(Hint: Look for the answer in this interview — it has to do with a social media platform!)

Update: And the Winners Are. . .

Kymberly Fergusson & Beverly Diehl! Congratulations guys. An official email is sent to you so please respond with your details for us to send you the books.


Pooja is a Human Behavioral Specialist + a Writer and Editor of non-fiction books by the day and the night. Pooja lives in beautiful city of Melbourne, Australia.

Discussion

  1. Joe Sterne on the 6th January

    Tweets/ Twitter?

  2. Khanh Nam Nguyen on the 6th January

    It is the shared perspectives of the writer’s Twitter followers about a number of the hardest questions in life.

  3. melissa raue on the 6th January

    The building block for the book was twitter, tweets being free.

  4. Alexei Skobel on the 8th January

    This is an interesting interview post on Lori Deschene. I’d like to see some links in the future to interviewee’s twitter, or even to her webpage to submit a photo for her contest to win her book or the cannon camera, since it was mentioned in the interview.

  5. Clau on the 8th January

    The building block for this book was the different answers from the twitter community to life’s most difficult questions. Although i am sure the views and answers to these questions varied from person to person, it makes us realize that we are not alone and we are not the only ones questioning life’s inconsistencies, twists and turns. It would be a blessing to read this book…i will benefit from reading it at this point in my life. Lori’s book would be beneficial to anyone that comes in touch with it. 😉 THank YOu Lori!

  6. Doug on the 9th January

    Lori used Twitter as a basis for her book and then leveraged those comments with further insights. Exciting about this book! If I don’t win it (hoping I do!!) I’ll definitely buy it. Doug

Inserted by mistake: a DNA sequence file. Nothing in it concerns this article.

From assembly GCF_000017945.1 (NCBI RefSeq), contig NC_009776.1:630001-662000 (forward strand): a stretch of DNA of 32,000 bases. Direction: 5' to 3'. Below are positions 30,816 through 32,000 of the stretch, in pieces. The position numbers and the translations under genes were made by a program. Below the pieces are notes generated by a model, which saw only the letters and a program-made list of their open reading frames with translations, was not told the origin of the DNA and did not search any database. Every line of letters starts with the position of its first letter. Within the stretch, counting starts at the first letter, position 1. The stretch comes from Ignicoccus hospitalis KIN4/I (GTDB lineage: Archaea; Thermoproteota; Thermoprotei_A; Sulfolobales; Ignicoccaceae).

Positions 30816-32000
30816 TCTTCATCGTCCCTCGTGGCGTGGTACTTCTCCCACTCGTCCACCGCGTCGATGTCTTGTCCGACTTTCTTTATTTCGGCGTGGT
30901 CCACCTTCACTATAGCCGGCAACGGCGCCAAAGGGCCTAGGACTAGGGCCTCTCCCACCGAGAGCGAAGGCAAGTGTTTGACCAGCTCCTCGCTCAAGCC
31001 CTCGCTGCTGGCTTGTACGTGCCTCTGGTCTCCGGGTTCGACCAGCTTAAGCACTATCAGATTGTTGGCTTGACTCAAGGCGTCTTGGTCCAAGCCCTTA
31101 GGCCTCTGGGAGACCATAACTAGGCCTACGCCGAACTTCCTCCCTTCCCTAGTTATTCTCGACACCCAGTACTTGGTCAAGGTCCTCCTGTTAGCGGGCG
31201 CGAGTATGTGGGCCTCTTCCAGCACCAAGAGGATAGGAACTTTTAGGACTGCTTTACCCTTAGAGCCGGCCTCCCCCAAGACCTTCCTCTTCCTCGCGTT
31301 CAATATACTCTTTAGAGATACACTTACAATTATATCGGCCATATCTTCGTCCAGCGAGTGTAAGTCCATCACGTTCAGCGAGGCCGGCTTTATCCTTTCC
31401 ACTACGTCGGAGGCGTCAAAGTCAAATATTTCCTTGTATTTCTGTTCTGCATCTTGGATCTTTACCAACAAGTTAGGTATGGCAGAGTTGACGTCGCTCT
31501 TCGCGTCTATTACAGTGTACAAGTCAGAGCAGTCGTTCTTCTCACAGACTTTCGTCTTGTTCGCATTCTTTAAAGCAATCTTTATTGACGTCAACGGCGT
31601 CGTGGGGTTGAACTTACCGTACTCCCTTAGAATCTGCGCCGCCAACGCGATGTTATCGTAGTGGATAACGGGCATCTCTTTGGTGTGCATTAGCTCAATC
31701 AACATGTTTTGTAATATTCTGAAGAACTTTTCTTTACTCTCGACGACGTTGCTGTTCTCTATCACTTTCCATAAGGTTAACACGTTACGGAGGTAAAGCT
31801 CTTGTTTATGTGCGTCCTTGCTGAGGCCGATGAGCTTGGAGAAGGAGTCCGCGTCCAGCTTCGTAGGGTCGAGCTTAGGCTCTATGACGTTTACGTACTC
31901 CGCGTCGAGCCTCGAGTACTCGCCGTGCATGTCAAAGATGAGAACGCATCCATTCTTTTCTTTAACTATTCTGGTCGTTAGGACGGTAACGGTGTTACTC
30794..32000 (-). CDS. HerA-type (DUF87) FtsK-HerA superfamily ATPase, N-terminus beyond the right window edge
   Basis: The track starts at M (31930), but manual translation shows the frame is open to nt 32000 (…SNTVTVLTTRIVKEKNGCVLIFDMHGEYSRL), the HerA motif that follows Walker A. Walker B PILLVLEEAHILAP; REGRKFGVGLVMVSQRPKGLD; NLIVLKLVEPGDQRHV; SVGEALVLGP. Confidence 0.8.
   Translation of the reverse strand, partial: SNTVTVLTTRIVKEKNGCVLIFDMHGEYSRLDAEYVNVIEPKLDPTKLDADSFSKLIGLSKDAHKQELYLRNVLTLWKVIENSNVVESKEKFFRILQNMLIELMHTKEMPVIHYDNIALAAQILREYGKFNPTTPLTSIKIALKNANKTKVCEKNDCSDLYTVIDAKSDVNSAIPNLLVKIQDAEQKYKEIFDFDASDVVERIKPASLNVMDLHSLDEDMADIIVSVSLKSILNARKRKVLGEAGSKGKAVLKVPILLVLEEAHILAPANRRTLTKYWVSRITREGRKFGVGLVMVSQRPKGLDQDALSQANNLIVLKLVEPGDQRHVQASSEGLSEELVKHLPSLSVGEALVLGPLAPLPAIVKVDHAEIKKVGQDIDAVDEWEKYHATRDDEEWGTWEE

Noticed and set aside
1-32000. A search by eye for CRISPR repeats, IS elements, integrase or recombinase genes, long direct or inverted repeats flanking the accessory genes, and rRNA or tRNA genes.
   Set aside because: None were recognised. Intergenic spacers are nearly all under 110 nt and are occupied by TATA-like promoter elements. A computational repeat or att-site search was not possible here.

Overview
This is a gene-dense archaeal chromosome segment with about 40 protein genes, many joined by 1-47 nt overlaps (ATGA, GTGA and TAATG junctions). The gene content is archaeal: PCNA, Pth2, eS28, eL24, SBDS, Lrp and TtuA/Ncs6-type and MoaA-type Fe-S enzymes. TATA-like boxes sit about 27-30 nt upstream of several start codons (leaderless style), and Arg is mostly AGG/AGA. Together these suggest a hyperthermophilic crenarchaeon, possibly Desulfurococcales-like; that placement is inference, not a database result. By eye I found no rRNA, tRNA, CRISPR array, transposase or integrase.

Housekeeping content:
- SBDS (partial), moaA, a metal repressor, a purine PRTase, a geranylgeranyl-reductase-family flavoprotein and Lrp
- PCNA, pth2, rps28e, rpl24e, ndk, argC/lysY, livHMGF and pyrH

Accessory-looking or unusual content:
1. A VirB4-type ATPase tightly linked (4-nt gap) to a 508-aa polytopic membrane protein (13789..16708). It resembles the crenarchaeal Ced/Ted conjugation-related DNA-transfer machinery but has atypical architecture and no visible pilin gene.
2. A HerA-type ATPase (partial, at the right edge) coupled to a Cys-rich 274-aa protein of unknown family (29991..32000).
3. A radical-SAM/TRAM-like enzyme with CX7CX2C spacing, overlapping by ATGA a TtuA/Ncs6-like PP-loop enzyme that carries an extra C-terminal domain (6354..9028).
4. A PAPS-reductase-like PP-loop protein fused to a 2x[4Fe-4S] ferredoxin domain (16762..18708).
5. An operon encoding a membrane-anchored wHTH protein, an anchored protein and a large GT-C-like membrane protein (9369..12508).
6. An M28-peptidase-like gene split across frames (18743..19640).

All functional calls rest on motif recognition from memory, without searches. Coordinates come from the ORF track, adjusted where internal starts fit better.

7. Lee Anne on the 9th January

    I love Tiny Bhudda…it makes my day and always seems appropriate to something I’m going through. I would love to win a copy of the book!

    Thanks for all your hard work and dedication!

  8. Luna Knight on the 9th January

    Twitter!
    I love her quotes as they seem to always be just what I need at the time.

  9. Wendy Ann Greenhalgh on the 9th January

    Your inspiration was from us writing and meditating and thinking and sharing on Twitter. Long may the Tiny Buddha continue. :)

  10. Afi on the 9th January

    I am so looking forward to reading this book (a book that’s building blocks were the wisdom from the twitter community)! Thank you, Lori!

  11. Diya on the 9th January

    The inspiring foundation for Tiny Buddha was the concept of crowdsourcing, which Lori describes she experienced through community tweeting. What I truly find amazing is the similarity between the concept of atoms being tiny yet encompassing the entire universe, and the giant Buddha, created by the simplicity of tiny atomic tweets that were knit together to create group enlightenment on a truly global level in our virtual universe.
    I browsed through Tiny Buddha in a bookshop a few weeks ago and what caught my eye was the list of 50 things you can do right now that bring you mindfully into the moment. (Or that’s at least how I remember it). The importance of understanding some of Lori’s insight is the daily struggle with our consciousness, which may turn out to be nothing more than imagination. I love that in yesterday’s tweet, I read the 10 tips for journaling on my iphone, and one of the tips pointed to the experience of feeling without words — which she brought alive through art journaling. You see I may not remember the exact 50 things in that book, but I do remember smiling for a brief moment and enjoying a slice of peace pie.
    Kudos to Lori and to any others who are carving out an independent, yet universally relevant life for themselves and others on our Internet.

    Diya

  12. Kay on the 9th January

    She was inspired to start tinybuddha.com as a community blog, where anyone can submit a story about applying wisdom to real life.